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Take precautions when ice fishing

A very happy new year to each and everyone. May you be blessed with health and peace.

The Pagosa Lakes Recreation Center is a busy hub these days, selling 2011 memberships and enjoying the smiling faces and rosy cheeks of our active members.

While warm-weather fishermen snuggle up to their fireplaces, the hardy breed of ice fishermen may be about ready to take on the ice and wind. Savvy ice fishermen tell me that winter shadows and low temperatures make hungry fish that lurk in the clear water under the ice. Trout, in particular, favor these colder, quieter months and are “suckers” for a fat worm wriggling from a hole in the ice.

Before taking to the ice, purchase a fishing permit. Be sure to check all regulations and confirm fish species possession and size limits.

In ice fishing, safety is the main concern. Ice develops on a lake in a little different way than in your freezer at home. When the water reaches 32 degrees F, water molecules cluster together and eventually become a solid. As the air temperature drops, the water underneath becomes ice. The ice thickens downward from the water’s surface.

The general rule of ice thickness: two-inch thick ice is not suitable for an angler; three to four-inch ice is borderline for an angler of average weight; five-to-six-inch ice will support most fishermen. If there are several anglers, six to ten-inch ice will support the additional weight. The criterion for safe ice is five inches and clear.

One has to be careful, as there is more than one type of ice. It is important to recognize these differences to make safe judgments. Safe ice is formed when temperatures drop and consistently stay cold for an extended period of time — when a layer freezes on the water’s surface and works its way downward. The layer of ice on the surface insulates the water below and only bitter cold air above will penetrate to form thicker ice. Safe ice appears glass-like or translucent when chipped.

Fogged, brittle or blue ice is dangerous. Warm weather causes the ice surface (in most cases, the surface is covered with snow) to melt, only to be refrozen at night. The result is frozen slush on top of ice. The difference in layers, or strata (slush, ice, slush, ice, slush, ice), will appear to be frosted. The ice is dangerous when formed from the surface and its thickness is enhanced from above in the form of precipitation.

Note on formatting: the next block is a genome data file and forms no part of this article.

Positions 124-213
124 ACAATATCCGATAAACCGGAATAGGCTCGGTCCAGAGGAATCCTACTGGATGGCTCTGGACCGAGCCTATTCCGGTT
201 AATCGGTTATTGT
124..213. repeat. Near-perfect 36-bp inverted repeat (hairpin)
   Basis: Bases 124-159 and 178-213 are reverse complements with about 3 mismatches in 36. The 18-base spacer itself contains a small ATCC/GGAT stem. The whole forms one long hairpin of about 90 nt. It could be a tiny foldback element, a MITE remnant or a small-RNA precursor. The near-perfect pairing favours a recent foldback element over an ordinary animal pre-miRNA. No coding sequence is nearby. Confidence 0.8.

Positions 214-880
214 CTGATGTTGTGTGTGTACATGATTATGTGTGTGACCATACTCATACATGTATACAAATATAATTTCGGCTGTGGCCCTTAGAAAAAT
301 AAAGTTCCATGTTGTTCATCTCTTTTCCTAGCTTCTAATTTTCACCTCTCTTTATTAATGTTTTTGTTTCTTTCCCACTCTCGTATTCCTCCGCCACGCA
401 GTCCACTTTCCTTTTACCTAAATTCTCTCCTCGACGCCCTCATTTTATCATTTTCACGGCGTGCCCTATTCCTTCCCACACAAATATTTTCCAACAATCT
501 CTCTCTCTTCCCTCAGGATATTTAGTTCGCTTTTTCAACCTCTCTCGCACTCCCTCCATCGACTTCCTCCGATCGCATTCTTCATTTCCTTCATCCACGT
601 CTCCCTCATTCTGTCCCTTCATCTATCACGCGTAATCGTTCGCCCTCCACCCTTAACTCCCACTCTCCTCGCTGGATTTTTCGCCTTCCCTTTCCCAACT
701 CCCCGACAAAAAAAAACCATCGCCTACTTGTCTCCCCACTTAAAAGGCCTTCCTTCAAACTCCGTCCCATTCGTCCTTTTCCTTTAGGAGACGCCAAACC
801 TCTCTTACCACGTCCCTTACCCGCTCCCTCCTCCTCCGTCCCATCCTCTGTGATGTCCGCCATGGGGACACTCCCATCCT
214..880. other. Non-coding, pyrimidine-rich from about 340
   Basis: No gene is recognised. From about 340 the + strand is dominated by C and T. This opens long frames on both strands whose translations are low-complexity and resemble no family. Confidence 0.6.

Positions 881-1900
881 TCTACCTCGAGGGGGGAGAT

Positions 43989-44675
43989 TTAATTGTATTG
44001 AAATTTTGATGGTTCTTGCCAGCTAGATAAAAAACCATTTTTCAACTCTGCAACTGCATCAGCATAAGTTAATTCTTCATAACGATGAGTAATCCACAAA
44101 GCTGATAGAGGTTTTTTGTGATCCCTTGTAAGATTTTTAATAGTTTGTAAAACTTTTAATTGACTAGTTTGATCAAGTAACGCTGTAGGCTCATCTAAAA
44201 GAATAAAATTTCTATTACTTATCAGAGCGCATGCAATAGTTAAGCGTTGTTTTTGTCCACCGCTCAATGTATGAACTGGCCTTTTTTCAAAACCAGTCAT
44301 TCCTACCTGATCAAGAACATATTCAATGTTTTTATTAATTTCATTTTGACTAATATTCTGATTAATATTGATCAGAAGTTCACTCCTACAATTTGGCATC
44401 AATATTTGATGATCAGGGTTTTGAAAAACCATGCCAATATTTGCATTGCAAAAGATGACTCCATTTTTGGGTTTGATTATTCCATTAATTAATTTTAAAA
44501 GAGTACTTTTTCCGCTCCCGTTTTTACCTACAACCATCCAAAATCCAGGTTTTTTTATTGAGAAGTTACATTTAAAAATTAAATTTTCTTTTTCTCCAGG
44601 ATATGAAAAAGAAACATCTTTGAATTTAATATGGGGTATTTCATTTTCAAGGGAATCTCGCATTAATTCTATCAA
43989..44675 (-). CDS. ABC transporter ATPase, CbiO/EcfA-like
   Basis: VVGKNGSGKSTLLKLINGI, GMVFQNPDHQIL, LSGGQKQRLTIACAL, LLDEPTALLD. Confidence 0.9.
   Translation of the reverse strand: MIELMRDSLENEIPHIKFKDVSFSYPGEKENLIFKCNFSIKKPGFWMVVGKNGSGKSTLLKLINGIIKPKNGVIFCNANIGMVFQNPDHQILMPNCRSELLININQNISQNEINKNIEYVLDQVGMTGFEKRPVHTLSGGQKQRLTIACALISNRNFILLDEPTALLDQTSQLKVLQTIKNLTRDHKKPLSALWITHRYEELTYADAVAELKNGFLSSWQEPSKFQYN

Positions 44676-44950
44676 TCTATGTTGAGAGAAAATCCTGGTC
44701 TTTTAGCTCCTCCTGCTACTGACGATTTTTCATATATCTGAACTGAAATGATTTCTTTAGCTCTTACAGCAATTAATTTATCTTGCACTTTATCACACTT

Later in the season, the ice becomes unsafe when the ice is sitting lower in the water. As the weather becomes warmer, the ice becomes unstable and develops many cracks. The once strong, stable ice that was lighter than the water below becomes heavier due to melting. The ice has achieved equilibrium with the water below, causing it to become heavier, less buoyant and no longer able to float as it did earlier in the season. The ice will now sit lower in the water and appear blue.

There is a fair bit of ice fishing activity taking place on our lakes. Those ice fishermen who were contacted were experienced anglers and had tested the ice as they went out by drilling holes and, because of the ice’s thickness, determined that it was safe.

There is also some ski-skating and ice-skating taking place on Lake Forest and Lake Pagosa. Ice conditions in those particular areas being used are good (and regularly monitored by the users). But conditions near the aerators are not safe. Any time you are on the ice, you do so at your own risk. Old tracks on the surface of the lakes are just that … it is no guarantee that conditions are safe for you at that point in time.

If you see a situation where you feel there is a safety issue on the lakes, such as unattended children, people too close to open water aerator holes (within 75 feet), free-running dogs, etc., call dispatch at 264-2131 and someone will be sent to investigate. If someone has fallen through the ice, call 911 immediately — do not attempt a rescue yourself.

2011 fishing permits for lakes Hatcher, Pagosa, Forest and Village are now on sale at the recreation center and PLPOA administrative office.